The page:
However, I worry about the method I use to attach these papers.  On radius blocks and fingerboard levelers I use rubber cement. Rubber cement gives good adhesion, adds another step, requires waiting, and is messy when new and lumpy soon after. I am forgetful and leave the top off and it dries out.

When I fit archtop bridges I cover the area with wide masking tape (de-tacked), then double sided tape, then sandpaper.  It works, but I worry that the three layers isn't transmitting the shape of the top exactly. Eyeballing gave me haphazard results so I acquired the StewMac Archtop Bridge Fitting Jig. The results are much better, but fit still not perfect. I know the top flattens under string tension which would make the bases over-radiused, but I worry that the three layers might also be a variable. Is this a real worry?

Hi Robbie!

Not sure if three layers of tape skews the results or not.  When we do neck resets, an area where a perfect fit is the goal, we use one layer of tape and when the tape is removed the fit is what we had hoped for.

I always wonder about the quality control on tapes in terms of is there a truely uniform thickness.  Seems that if there is not, and that's entirelly possible, multiple layers of tape additionally skew the results.  On the other hand maybe quality tapes are pretty uniform.  Maybe it's time to start measuring the thickness of the tapes that we use to see what the answer to this question might be.

For archtop bridges I'm not sure that an archtop top deforms to the same degree that a typical acoustic guitar under string tension deforms.  My guess is that it does not because the top is way thicker, the bracing is different, and a archtop has slightly different physics in a number of ways over a standard acoustic.  As such I floss/burnish/fit archtops (and mando) bridge bottoms the same was as in my toot and don't worry about what happens under string tension.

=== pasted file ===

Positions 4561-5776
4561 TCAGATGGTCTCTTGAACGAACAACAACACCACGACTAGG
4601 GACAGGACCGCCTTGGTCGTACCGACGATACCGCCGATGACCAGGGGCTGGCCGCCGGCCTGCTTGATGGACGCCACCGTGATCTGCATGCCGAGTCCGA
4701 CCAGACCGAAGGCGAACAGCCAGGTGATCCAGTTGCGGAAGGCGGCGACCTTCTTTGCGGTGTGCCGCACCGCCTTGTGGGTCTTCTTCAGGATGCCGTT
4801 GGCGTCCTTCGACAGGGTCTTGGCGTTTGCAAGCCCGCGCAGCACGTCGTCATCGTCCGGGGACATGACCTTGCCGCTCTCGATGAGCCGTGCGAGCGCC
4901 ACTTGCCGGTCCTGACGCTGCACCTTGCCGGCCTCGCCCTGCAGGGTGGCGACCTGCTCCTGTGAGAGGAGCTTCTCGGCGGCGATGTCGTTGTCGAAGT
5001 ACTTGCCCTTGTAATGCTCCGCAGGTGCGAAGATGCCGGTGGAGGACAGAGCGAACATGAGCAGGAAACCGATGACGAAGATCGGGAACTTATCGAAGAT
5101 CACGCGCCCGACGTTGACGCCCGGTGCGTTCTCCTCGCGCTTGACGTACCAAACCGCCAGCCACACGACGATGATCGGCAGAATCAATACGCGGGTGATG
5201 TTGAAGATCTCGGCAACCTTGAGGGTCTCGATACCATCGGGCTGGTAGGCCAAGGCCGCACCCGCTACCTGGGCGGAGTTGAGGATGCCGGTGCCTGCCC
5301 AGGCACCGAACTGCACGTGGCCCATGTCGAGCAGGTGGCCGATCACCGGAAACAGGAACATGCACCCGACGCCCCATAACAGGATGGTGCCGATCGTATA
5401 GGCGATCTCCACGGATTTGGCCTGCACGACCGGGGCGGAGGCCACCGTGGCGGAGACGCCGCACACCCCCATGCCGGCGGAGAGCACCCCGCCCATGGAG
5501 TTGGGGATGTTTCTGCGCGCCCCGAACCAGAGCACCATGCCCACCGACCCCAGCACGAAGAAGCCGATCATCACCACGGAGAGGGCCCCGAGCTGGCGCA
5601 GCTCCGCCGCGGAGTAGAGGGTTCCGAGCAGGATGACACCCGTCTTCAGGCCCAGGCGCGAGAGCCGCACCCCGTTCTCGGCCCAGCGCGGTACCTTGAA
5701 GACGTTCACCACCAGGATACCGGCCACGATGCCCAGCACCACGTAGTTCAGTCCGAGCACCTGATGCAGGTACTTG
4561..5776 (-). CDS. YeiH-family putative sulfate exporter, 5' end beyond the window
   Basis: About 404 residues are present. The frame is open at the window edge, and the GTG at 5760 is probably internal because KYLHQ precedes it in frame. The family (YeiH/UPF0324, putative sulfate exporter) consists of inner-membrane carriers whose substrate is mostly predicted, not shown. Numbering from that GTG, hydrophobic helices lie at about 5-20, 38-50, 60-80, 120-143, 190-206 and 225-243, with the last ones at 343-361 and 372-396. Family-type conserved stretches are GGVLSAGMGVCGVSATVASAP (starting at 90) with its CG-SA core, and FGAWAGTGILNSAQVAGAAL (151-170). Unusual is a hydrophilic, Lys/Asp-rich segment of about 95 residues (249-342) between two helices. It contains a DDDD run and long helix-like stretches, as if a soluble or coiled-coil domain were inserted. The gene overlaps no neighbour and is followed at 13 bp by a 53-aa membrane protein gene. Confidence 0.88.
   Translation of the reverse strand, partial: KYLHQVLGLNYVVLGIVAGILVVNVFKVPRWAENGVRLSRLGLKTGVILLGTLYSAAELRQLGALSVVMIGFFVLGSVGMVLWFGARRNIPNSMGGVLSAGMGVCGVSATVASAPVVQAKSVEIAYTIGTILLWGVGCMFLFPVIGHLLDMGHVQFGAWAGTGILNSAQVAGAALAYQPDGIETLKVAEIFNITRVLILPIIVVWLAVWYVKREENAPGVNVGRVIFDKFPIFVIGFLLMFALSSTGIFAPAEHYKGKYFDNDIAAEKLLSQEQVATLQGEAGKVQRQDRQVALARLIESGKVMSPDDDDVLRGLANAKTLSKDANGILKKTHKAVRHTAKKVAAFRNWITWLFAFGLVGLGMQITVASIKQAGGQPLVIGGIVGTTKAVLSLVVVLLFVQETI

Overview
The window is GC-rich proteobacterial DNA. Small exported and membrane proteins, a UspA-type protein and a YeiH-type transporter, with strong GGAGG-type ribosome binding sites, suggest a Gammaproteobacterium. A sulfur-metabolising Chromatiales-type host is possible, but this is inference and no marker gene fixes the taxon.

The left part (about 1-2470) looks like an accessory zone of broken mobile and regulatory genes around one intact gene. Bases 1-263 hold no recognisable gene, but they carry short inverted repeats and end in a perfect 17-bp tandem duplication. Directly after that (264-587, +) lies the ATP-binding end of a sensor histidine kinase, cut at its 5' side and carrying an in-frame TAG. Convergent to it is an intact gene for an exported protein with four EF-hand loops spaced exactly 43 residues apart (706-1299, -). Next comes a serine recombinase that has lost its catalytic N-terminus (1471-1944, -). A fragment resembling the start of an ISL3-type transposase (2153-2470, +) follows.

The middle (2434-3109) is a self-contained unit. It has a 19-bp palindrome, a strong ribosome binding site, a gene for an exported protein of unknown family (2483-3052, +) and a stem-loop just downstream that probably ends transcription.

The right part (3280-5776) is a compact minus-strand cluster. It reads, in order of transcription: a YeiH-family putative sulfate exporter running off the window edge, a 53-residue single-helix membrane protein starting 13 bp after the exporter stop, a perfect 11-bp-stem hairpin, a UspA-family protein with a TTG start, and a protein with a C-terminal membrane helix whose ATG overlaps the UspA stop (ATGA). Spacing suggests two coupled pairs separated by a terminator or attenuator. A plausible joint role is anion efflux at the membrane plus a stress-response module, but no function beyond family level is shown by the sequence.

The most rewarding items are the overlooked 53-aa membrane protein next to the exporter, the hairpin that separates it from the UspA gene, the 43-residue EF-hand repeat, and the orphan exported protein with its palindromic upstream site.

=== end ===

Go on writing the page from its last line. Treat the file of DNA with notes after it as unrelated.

After all a decent fit from the process is nearly always way better than how the instruments were manufactured or come in the door.  As such I think that you are OK but again my tops are only protected by the sandpaper itself and no additional layers of tape.  I'm careful, never bear down and let time and the paper do the material removal.

I love micromesh abrasives too and here is a trick for you.  On the stinkin guitars that I build I have this thing against using anything pl*stic anywhere on the guitar.  So I use wood pins and sometimes BRW wood pins if the color match makes it work AND if it's appropriate for the specific instrument.

When using wood pins take your pins, micromesh pads, and cordless drill and get comfy in front of your favorite college football team's game.... and chuck a pin in the drill.  Spin the drill while holding a micromesh pad on the part of the pin that shows.  Repeat through all of the grits and in no time your pins will look like they have finish on them!  It's easy, fast, and I like the results.  I've used micromesh on bridges and tuner buttons too with great results.  Great stuff!

Thanks for the help on sorting out my problems. That's a good trick using the drill and pads on the bridge pins. I'll try that technique on the new set of bone pins I'm about to install. Do you have a problem with the drill jaws imprinting on the pins? A large collet might be helpful.

I always use Micromesh on nuts (I only install bone). Makes for a nice gleam. I'm using pads that look worn out but still do the job.

Tape Uniformity:  I'm sure tape is like any other manufacturing process. Some companies have state-of-the-art equipment and others hand-me-downs, especially overseas. You know they still make '57 Chevy's in Brazil, right? Chevrolet sold them the entire line of tools and forms.

All tape manufacturing machines have operating tolerances that drift over time, requiring adjustment.  The newer machines have tighter tolerances due to technical progress as well as a lack of wear-and-tear. Every tape manufacturer is producing to a standard so they sample their output at specific intervals and, when out of spec, make adjustments.  Quality control people collect data on mean dimensions and standard deviations and reject anything that falls outside the specified window, you know, x= .004" +/- .00015 (x̅ ± 2s ) or such.

The older machines require more attention and (this goes for all companies) if their technicians aren't well trained and on-the-ball there will be sub-standard product going out the door.  Companies minimize costs by selling substandard product to companies who rebrand the stuff, sell it in bulk, or OEM it.